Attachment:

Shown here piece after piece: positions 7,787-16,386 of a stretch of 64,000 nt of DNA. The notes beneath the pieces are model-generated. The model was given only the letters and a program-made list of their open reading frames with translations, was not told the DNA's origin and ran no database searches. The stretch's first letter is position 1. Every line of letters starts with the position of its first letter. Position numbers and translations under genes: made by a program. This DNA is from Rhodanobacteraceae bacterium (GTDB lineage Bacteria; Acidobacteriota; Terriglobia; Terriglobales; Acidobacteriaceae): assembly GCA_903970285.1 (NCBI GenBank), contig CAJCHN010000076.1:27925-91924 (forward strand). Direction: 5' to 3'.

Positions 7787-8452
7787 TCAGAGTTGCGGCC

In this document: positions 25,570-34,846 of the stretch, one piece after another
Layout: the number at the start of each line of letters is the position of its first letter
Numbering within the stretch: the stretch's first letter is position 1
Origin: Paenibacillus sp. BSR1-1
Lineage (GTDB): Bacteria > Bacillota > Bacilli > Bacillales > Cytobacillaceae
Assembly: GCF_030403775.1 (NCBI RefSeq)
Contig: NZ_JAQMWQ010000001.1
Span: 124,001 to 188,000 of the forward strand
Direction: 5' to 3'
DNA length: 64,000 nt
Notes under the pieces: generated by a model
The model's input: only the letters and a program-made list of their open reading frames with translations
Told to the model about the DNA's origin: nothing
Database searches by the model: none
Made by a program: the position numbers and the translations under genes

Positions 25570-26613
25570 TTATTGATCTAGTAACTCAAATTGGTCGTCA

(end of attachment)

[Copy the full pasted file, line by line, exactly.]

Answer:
Shown here piece after piece: positions 7,787-16,386 of a stretch of 64,000 nt of DNA. The notes beneath the pieces are model-generated. The model was given only the letters and a program-made list of their open reading frames with translations, was not told the DNA's origin and ran no database searches. The stretch's first letter is position 1. Every line of letters starts with the position of its first letter. Position numbers and translations under genes: made by a program. This DNA is from Rhodanobacteraceae bacterium (GTDB lineage Bacteria; Acidobacteriota; Terriglobia; Terriglobales; Acidobacteriaceae): assembly GCA_903970285.1 (NCBI GenBank), contig CAJCHN010000076.1:27925-91924 (forward strand). Direction: 5' to 3'.

Positions 7787-8452
7787 TCAGAGTTGCGGCC

In this document: positions 25,570-34,846 of the stretch, one piece after another
Layout: the number at the start of each line of letters is the position of its first letter
Numbering within the stretch: the stretch's first letter is position 1
Origin: Paenibacillus sp. BSR1-1
Lineage (GTDB): Bacteria > Bacillota > Bacilli > Bacillales > Cytobacillaceae
Assembly: GCF_030403775.1 (NCBI RefSeq)
Contig: NZ_JAQMWQ010000001.1
Span: 124,001 to 188,000 of the forward strand
Direction: 5' to 3'
DNA length: 64,000 nt
Notes under the pieces: generated by a model
The model's input: only the letters and a program-made list of their open reading frames with translations
Told to the model about the DNA's origin: nothing
Database searches by the model: none
Made by a program: the position numbers and the translations under genes

Positions 25570-26613
25570 TTATTGATCTAGTAACTCAAATTGGTCGTCA